Which waitress do you prefer?

Waitress #1: Hi, would you like a cup of coffee?

Waitress #2: Hello sir/ma’am, would you like a beaker of steam-extracted Coffea arabica?

As the humorous video below reminds us, if it’s important for a waitress to communicate effectively then certainly  doctors should too.

The leaders in science and medicine understand this and they’re trying to get the message out.

That’s why, for example, the video was posted on Jennifer Doudna’s Twitter page. Dr. Doudna teaches at Berkeley and is the co-discoverer of the gene editing technology called CRISPR that has – oy vey – the power to control evolution and thus considered by many the most important invention of this century.

So, too, the prestigious National Academy of Medicine, who just called for the greater participation of patients in their own care, to which infectious disease expert Brad Spellberg, MD, tweeted, Yes! Need to move away from paternalistic medicine!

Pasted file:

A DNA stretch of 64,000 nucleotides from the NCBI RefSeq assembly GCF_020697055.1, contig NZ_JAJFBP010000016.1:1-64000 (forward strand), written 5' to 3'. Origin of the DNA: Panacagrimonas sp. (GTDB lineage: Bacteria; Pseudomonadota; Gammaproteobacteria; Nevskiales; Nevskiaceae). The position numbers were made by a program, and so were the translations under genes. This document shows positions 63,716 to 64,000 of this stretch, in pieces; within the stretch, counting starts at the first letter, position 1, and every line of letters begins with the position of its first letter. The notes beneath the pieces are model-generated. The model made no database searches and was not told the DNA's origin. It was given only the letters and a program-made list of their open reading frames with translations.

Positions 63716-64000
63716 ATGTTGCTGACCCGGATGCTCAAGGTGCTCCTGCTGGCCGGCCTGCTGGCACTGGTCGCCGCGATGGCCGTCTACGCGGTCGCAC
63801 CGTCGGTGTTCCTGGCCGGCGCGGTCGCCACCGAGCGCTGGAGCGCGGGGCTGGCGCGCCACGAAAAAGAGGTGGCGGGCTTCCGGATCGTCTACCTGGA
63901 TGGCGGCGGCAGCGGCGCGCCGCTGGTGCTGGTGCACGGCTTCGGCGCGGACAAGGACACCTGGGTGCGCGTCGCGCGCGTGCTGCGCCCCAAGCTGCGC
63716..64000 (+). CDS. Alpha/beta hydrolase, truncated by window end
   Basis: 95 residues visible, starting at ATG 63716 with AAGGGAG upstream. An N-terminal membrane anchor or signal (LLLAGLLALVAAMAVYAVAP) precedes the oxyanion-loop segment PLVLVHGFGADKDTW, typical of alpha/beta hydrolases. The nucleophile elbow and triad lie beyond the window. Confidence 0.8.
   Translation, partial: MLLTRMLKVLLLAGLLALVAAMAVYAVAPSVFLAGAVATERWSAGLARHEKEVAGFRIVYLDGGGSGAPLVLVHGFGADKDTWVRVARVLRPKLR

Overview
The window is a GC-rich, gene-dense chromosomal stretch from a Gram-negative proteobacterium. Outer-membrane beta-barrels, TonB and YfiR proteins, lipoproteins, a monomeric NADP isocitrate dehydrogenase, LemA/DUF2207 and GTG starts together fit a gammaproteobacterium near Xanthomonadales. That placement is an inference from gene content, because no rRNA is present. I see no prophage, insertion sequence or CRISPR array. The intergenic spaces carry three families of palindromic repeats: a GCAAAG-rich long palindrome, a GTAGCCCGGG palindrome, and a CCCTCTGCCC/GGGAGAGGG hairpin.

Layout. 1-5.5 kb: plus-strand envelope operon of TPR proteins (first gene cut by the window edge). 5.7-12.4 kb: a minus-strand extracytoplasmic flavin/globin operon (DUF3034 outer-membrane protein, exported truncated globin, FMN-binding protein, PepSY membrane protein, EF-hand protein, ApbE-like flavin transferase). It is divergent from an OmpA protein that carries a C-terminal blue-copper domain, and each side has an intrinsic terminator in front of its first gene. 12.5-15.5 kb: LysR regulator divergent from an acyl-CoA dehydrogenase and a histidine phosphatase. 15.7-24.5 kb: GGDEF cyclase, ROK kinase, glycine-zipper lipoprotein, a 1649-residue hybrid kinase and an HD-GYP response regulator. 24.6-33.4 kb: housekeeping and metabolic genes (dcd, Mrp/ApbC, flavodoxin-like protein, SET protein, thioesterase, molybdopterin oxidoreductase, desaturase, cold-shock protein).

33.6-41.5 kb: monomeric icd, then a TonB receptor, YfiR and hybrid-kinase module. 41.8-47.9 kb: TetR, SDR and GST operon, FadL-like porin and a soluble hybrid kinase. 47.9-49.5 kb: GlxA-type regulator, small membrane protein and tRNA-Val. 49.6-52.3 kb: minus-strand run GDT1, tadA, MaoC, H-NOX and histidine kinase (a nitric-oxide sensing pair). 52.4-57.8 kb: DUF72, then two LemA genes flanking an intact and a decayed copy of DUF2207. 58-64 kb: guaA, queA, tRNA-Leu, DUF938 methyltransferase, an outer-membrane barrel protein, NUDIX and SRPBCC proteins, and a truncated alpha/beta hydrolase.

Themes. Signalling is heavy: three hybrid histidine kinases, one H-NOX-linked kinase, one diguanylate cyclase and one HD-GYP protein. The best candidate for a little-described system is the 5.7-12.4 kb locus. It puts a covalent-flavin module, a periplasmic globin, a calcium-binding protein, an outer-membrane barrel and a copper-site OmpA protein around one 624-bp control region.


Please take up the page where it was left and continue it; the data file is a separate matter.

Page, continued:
And Stuart Levy, MD, a pioneer in the field of antibiotic resistance told a live audience at the Harvard School of Public Health, “If I had $800,000 to spend on fighting infectious disease, he said, I’d spend $700,000 of it on educating the community: They need to be a partner in using antibiotics properly.”

But if partners don’t speak the same language, confusion reigns. Hence the World Health Organization report telling us that 3/4 of us think that antibiotic resistance happens when the body becomes resistant to antibiotics (it’s the bug that becomes resistant to the drug). And nearly 2/3 of us believe antibiotics can be used to treat colds and flu, despite the fact that antibiotics have no impact on viruses.

As the other half of the partnership, patients have a role to play too. It can be as simple as asking your doctor which waitress they would prefer.

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